Fish v frogs

I SHOULD like to reply to the fish v frogs letter in your December 21 edition.

Mark Smith’s letter raises an interesting point. As custodians of the Bourne Hill Secret Garden (by the way, this is the official name and goes back at least 40 years) we have to balance our aims of providing an amenity for local residents and providing a secure habitat for wildlife. There is in fact a second part of the garden which is devoted solely to wildlife. However we do not always get the balance right first time and our consultant ecologist had already warned about the fish. Our thought was to provide a smaller pond for the fish at the southern end of the garden but this will require both power and, believe it or not, planning permission. We are currently in talks with Wiltshire Council as owners of the land and will report on the result. Meanwhile rest assured the frogs will be cared for especially as we rely on them to keep the slug population under control.

Mark Brandon, Salisbury Garden Volunteers

Bad news

WHY, oh why, doesn’t the Journal publish good news on its front page when the opportunity arises? Do we really want to hear about criminal activity in the city (pages 1, 3, 5, 6, 14 and 17) at this season of peace and goodwill when there is something to celebrate. Relegated to page 18 of last week’s edition was the news that the former canon treasurer of Salisbury Cathedral, Sarah Mullally, had been appointed to the third most senior post in the Church of England, Bishop of London. The time she spent in the city will, I’m sure, have improved enormously her credentials for such a rapid rise in the Church of England religious hierarchy. We should all be extremely proud on her behalf!

Tim Hawkes, Pitton

Cull report

I BELIEVE that the article with a picture of dead badgers in your edition of December 28 was overly emotive and highly biased. Although the deputy president of the National farmers Union was quoted in the article, would you agree to publish a photo of cattle that have been slaughtered as a consequence of contact with Bovine TB infected badgers?

Graham Browning, Amesbury


CHICKSGROVE residents are not the only villagers suffering from “disastrous” broadband speeds (Journal, Dec 28).

Living at the end of a short rural cul-de-sac but with reasonable access to a cabinet, my broadband speed is 0.7mbps against the government target of 10mbps for the country as a whole by 2020. Over the years there have been confused messages as to whom and where the responsibility lies for upgrading the service but at the moment we live in a twilight zone of “haves and have-nots”.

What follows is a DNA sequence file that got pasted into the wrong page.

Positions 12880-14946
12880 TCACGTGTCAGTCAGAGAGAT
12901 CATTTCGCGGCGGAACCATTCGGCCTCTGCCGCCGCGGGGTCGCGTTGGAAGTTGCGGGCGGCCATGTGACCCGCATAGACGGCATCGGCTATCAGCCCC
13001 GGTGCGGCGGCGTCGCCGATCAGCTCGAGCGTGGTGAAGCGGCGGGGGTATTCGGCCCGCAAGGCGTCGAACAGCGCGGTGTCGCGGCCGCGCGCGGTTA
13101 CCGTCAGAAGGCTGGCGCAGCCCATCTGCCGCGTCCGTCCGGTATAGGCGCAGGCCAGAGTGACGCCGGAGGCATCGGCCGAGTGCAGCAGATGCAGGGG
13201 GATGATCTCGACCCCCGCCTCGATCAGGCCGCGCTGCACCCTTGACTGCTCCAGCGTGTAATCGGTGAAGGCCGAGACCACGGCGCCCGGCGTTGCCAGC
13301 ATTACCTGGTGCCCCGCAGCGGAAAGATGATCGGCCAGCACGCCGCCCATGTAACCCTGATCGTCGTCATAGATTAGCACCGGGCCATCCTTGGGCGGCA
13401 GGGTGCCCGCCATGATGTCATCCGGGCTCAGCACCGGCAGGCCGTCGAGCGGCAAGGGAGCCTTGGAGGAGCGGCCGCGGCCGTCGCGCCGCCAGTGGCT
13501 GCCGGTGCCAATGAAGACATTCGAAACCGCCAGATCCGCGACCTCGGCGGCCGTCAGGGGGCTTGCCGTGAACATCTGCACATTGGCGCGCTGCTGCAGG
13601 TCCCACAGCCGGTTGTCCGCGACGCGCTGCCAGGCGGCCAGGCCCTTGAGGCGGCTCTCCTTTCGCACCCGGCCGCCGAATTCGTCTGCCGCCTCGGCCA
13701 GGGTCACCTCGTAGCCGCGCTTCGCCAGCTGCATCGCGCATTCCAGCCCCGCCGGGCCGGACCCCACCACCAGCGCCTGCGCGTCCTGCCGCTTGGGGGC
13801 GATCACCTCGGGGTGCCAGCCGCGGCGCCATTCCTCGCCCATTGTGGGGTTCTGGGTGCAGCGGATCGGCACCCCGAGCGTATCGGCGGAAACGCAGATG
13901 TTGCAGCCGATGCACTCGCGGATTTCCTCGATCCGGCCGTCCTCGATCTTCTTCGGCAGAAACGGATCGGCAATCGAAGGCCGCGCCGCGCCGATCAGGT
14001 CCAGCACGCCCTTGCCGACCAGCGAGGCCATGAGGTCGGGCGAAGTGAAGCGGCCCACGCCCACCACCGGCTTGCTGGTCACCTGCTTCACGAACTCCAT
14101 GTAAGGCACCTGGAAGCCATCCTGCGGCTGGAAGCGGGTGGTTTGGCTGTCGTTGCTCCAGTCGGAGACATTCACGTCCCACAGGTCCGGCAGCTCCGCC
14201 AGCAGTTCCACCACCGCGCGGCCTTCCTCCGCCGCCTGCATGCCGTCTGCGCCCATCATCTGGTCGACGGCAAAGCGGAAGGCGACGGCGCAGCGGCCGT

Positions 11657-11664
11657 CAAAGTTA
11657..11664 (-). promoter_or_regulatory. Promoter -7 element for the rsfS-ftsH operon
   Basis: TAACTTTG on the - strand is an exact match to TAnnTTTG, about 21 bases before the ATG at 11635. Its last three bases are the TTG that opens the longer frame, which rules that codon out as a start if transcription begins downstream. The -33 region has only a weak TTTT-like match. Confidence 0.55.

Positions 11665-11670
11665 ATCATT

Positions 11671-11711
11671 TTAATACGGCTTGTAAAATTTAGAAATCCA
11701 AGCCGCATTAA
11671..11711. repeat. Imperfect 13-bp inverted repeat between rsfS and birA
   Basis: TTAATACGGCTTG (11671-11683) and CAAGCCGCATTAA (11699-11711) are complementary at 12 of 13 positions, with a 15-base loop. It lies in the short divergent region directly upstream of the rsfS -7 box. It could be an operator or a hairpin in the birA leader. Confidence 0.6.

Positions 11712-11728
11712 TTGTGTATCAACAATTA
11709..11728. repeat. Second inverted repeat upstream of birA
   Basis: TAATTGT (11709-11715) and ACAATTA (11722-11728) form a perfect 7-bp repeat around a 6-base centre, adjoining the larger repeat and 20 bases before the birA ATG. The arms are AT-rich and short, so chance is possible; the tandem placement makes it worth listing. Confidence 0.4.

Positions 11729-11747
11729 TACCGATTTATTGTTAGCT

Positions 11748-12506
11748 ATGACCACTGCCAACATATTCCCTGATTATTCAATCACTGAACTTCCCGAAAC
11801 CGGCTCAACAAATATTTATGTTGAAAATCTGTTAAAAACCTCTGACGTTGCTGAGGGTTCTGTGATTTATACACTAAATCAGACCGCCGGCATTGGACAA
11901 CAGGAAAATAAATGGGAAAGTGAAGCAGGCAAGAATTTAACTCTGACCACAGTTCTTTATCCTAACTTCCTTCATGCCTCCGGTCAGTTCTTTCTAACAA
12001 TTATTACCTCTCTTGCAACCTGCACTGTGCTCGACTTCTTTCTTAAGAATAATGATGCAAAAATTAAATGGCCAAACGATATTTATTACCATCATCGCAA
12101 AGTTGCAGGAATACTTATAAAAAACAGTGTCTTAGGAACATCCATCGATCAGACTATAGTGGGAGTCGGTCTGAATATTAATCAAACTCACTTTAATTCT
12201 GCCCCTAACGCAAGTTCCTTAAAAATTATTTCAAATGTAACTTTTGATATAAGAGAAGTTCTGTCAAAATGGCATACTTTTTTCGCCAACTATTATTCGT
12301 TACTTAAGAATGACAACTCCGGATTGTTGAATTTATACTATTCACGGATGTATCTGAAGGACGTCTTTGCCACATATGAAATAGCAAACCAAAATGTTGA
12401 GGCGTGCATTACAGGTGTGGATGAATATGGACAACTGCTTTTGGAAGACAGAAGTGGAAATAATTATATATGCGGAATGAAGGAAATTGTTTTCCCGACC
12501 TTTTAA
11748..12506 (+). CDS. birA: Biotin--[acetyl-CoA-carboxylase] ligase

Meantime we are being urged to go digital for many of our household requirements but without having sufficient fuel in the tank to get the car started. Could we please have some clear assurances from the responsible authorities as to when this situation will really be rectified?

Julian Johnson, Nunton

Thank you

I WOULD like through your newspaper to thank the players and officials of Salisbury FC for their recent visit to the children’s ward of Salisbury Hospital.

My grandson was unlucky enough to be in the ward when they attended and his spirits and demeanour were immediately lifted once he saw them. Please pass on my personal thanks to all the officials of Salisbury FC as everybody there really did appreciate their attendance and the time they spent with each child.

Well done a credit to you all and the city of Salisbury.

Kevin Reed, Salisbury

Council tax

IT is dispiriting to open the New Year by noting a likely rise in council tax. The relaxation of a cap sets a dangerous precedent for the council tax payer to be regarded increasingly as a cash cow.

Granted that some of the additional funds raised are to be devoted to “adult social care,” it remains the case that a certain percentage of the population would be paying for a service used by all.

As to police funding, it is tempting to wonder whether the Wiltshire taxpayer will be in part making good the large sum set aside for the largely useless Heath inquiry — in effect paying for it twice.

Administrative costs and such expenses as those noted in Mr Chivers’ letter ought to be rigorously addressed before any rise in taxation is even contemplated.

Richard Merwood, Salisbury

Traffic woe

I am glad to see the City Council are pressing for a bypass as the City traffic is appalling. I do not think that dualling the A36 to the College will make any difference to the A338, A30, A360 and Wilton Road. It may shorten the queue in Southampton road slightly.

All the towns surrounding Salisbury have bypasses but much of our current problems are from traffic just passing through as they have no alternative routes.

The City Council in the 1970s betrayed by having an inner ring road which had outgrown the City even before it was finished.

I do hope the City Council are stronger willed this time.

Ray Hand, Salisbury